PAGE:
Climate Change Education’s Unexplored Potential
This year’s Climate and Society class is out in the field (or lab or office) completing a summer internship or thesis. They’ll be documenting their experiences one blog post at a time. Read on to see what they’re up to.
Tham Jie Min Geraldine, C+S ’16
As most of my C+S classmates already know, I am a sponsored student by the Ministry of Education in Singapore and will become an educator upon graduation from the C+S program. The relevance of the C+S degree to the job scope of an educator may seem minimal initially.
However, I had the privilege of working with educators from Teachers’ College who are very passionate about incorporating technology into climate change education. My internship with the Games Research Lab broadened my perspective and enabled me to see how I can apply the skills and knowledge I have acquired from this program into my job as an educator.
I was part of a team that worked on developing a mobile application game that aims to motivate its users to engage in environmentally friendly behaviors. It is of little surprise that I ended up recruiting some of my C+S colleagues to test out the application for the team! The team’s vision was to create an application that leads to long term behavioral changes that got people taking more sustainable actions in their own lives. As global temperatures continue to rise, the team felt that the need for effective climate change education has never been more urgent.
I helped developed the application’s elements such as what categories of actions can users take. The development stage of the application was tedious, as we had to work on feedback as well as fix bugs. The following screenshot gives a brief idea of how the application works. It is similar to Instagram, but primarily focuses on users sharing the environmentally friendly and sustainable actions they take. Unlike Instagram, we added a “groups” function that allows individuals to create a group and invite others into it. This could work for groups of friends who want to challenge one another, but more importantly, for schools to engage their students during events such as Earth Day or No-Meat Mondays. Additionally, users are able to redeem the coins they earn from posting images of their actions. The team is still working on this feature, but tentatively, users will be able to use their coins to donate money to partner NGOs.
Beyond development, we also did research comparing groups of students who were exposed to different methods of climate change education. Some of them were taught using the traditional classroom method, while some others were introduced to the pilot version of the application the team is developing. The research is still ongoing, and results have yet to be published. As the research progressed, the opportunity to work on a side-publication addressing the educational pedagogies embedded in the application and how that is a pioneer in its field arose. This proved to be the most exciting part of my internship, as I was able to see how I can directly apply this to my future job.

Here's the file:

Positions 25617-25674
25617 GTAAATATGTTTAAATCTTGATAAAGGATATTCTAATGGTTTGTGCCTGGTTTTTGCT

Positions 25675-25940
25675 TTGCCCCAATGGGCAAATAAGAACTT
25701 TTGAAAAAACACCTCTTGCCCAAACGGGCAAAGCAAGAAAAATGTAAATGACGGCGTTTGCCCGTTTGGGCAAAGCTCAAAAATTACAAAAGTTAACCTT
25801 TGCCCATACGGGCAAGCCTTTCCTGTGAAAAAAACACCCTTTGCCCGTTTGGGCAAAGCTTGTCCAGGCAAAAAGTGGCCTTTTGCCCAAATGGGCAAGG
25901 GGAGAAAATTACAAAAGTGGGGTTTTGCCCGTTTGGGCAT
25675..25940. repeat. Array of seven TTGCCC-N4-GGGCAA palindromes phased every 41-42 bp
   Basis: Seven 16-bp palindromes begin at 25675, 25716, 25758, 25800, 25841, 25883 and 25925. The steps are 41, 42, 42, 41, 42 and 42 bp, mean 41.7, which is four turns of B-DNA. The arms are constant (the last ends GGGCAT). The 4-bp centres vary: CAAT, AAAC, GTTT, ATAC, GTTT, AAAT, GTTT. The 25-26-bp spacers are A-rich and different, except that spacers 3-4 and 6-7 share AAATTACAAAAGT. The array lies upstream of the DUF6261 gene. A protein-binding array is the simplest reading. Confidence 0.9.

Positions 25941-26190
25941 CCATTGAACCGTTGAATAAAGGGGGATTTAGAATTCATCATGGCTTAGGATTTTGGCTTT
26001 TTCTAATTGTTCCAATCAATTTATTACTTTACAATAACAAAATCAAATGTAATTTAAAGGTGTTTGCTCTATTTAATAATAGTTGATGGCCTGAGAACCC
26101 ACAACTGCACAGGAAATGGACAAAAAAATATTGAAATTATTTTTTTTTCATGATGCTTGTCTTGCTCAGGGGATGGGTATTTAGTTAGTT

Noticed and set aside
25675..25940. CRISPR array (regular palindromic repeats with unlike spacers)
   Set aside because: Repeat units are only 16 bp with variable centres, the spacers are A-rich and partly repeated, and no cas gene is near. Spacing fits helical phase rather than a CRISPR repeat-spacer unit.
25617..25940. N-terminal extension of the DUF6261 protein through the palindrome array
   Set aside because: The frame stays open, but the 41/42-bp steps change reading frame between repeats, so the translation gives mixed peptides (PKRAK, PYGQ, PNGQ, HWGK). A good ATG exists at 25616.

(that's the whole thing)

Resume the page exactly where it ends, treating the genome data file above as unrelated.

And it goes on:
The key topic the publication I worked on addressed was the potential of using games in the context of classrooms and even schools to engage students and staff members in climate change education. Teaching pedagogies has always been an aspect of education that I am interested in, and the publication gave me the platform to explore this interest much further, while focusing on a specific topic that is climate change education. Working on this publication was thrilling because as an educator, teaching pedagogies is a topic that we learn about in preparatory classes, a topic we discuss at staff meetings, a method that we constantly employ the make learning more interesting for our students. Thus, it was something I am very familiar with, and exploring it in terms of how it has been used or how it can be used in the specific aspect of climate change education was appealing to me.
With the skills, knowledge and curiosity that both the C+S program and my internship have provided me with, I am very excited to return to Singapore to embark on my journey as an educator. Being part of the team developing the application got me thinking about how technology can be better incorporated into curriculum, and how climate change education can benefit from it (both in the broader context of the global education and within Singapore itself).
There is great potential for using wildly popular games such as Pokemon Go to be employed to advance climate change education. I definitely look forward to returning to my job and contributing to improving climate change education. More importantly, I hope to be able to help fellow educators and curriculum planners see the importance of emphasizing and investing in climate change education.